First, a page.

Wisconsin Labor and Industry Review Commission --
Summary of Wisconsin Court Decision relating to Unemployment Insurance

Subject: Eric C. Lee  v. Ashley Furniture Industries Inc. and LIRC, Case No. 00-CV-177 (Wis. Cir. Ct., La Crosse Co., January 10, 2001)

Digest Codes: VL 1007.05  VL 1059.07

The employee began work for Ashley Furniture in June 1998. His job was to load trailers. He received a copy of the company policy manual, including its attendance policy, when he was hired. Though aware of the attendance policy, the employee was periodically late for work or absent. On September 7, 1999, the employee received a written two-day suspension notice for absences taken between August 30 and September 4. The notice included a warning that any further violations would result in termination. He served the suspension on September 8 and 9, 1999, and returned to work on September 10.

The employee reported to work on September 11, 1999, but told his supervisor that he would not work because he had not received his paycheck for the period ending August 28, 1999. He was told that the paycheck was mailed because he was absent on the day checks were handed out and he would probably receive it later that day. Nevertheless the employee refused to work that day. He reported to work on September 14, 1999 and worked his shift. His employment was terminated later that day. The commission found that the employee voluntarily terminated his employment and denied unemployment benefits.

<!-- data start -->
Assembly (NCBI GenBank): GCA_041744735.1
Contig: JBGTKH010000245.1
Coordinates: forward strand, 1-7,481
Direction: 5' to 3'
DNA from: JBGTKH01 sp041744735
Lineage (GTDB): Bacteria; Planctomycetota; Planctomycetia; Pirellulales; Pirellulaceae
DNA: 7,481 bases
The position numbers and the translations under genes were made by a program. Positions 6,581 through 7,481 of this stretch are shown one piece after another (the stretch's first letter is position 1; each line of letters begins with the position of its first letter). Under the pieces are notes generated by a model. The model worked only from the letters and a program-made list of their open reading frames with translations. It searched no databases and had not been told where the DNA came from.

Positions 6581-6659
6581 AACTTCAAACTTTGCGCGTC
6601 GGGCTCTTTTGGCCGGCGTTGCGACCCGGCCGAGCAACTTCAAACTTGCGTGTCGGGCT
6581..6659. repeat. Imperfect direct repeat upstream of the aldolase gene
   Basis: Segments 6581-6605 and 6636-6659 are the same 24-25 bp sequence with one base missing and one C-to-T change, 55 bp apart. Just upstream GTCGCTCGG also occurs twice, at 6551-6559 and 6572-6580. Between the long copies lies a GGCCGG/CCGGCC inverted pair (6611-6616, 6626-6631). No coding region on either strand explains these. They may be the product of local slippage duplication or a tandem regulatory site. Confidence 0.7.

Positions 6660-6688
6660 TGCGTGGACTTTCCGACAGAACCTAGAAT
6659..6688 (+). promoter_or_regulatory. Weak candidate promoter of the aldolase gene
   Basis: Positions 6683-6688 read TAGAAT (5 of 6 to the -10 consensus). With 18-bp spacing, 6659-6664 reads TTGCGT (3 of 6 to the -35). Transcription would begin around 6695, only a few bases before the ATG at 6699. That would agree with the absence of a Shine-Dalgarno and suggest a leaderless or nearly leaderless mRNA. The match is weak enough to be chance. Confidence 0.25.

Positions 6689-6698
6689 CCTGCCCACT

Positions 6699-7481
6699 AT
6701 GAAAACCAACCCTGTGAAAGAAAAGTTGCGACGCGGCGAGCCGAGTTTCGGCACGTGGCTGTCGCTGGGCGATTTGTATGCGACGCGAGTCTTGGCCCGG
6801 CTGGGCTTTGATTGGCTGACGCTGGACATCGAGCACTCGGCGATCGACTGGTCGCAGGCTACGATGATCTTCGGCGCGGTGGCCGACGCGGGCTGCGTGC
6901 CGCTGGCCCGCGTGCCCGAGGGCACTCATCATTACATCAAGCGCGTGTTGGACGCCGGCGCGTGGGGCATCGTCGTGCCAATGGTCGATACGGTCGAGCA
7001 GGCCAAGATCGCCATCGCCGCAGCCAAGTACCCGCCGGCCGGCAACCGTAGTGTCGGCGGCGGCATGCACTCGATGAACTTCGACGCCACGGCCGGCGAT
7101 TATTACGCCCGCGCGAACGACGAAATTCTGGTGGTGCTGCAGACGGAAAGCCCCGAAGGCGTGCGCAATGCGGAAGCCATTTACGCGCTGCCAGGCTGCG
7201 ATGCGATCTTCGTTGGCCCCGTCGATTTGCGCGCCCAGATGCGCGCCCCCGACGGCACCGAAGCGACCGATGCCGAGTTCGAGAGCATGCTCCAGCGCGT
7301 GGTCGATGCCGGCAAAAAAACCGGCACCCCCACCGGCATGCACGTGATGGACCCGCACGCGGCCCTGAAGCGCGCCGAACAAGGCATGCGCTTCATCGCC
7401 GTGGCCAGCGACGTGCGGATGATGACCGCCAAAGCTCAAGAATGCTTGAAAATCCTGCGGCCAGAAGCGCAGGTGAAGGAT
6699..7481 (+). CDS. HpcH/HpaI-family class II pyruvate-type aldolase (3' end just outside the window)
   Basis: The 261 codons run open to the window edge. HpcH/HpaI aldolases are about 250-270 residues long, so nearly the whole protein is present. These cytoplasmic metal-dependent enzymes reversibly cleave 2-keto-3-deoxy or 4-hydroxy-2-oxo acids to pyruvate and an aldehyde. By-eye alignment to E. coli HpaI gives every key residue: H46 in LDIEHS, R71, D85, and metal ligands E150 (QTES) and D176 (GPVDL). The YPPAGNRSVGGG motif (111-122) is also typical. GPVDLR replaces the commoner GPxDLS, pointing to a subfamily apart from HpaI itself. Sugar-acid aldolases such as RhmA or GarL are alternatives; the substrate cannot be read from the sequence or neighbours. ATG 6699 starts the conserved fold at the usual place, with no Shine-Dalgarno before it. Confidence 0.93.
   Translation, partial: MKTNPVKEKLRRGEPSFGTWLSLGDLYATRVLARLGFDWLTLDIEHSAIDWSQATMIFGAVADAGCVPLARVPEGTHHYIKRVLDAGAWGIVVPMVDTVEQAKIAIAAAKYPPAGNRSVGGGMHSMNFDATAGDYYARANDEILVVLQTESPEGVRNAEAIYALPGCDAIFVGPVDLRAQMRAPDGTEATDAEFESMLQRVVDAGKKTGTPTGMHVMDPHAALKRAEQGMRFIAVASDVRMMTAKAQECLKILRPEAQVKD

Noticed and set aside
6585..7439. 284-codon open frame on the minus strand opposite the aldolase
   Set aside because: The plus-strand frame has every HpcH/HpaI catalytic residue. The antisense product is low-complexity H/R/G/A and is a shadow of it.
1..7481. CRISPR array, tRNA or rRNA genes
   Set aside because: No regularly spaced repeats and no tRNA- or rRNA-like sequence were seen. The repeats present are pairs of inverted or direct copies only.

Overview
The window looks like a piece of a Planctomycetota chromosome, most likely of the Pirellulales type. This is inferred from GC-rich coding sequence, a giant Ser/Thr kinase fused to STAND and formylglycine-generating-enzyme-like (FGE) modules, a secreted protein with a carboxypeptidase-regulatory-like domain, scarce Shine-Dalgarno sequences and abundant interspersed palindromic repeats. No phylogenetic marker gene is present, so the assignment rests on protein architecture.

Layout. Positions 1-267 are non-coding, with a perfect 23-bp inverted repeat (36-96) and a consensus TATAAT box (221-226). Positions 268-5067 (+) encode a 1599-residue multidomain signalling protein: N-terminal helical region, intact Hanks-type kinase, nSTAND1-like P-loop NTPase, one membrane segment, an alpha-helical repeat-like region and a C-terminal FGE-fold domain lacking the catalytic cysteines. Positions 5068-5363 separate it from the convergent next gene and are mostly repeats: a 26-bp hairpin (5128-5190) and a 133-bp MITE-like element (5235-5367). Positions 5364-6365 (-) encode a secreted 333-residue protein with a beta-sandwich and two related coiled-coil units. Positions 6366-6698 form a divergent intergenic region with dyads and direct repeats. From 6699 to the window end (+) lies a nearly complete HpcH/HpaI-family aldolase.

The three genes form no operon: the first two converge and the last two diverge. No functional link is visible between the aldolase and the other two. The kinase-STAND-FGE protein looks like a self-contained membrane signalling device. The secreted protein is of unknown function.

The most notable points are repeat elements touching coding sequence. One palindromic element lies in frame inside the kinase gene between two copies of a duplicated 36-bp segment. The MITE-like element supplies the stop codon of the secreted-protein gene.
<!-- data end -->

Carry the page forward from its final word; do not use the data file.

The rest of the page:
Held: It is clear that the employee voluntarily terminated his employment on September 11, 1999 when he refused to work. He decided to forego future employment when he walked off the job site. Although the employee reported to work on September 14, 1999, and Ashley allowed him to work, his discharge later that same day in no way affects the action the employee took on September 11, 1999, in quitting his job.

Though the employee had not received his paycheck, he knew it was in the mail and would probably be received later that day. Any delay he had to suffer was not so unreasonable or egregious to justify his refusal to work. He has not established that he had good cause to refuse to work. Commission decision affirmed.

Please note that this is a summary prepared by staff of the commission, not a verbatim reproduction of the court decision.

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uploaded 2001/01/31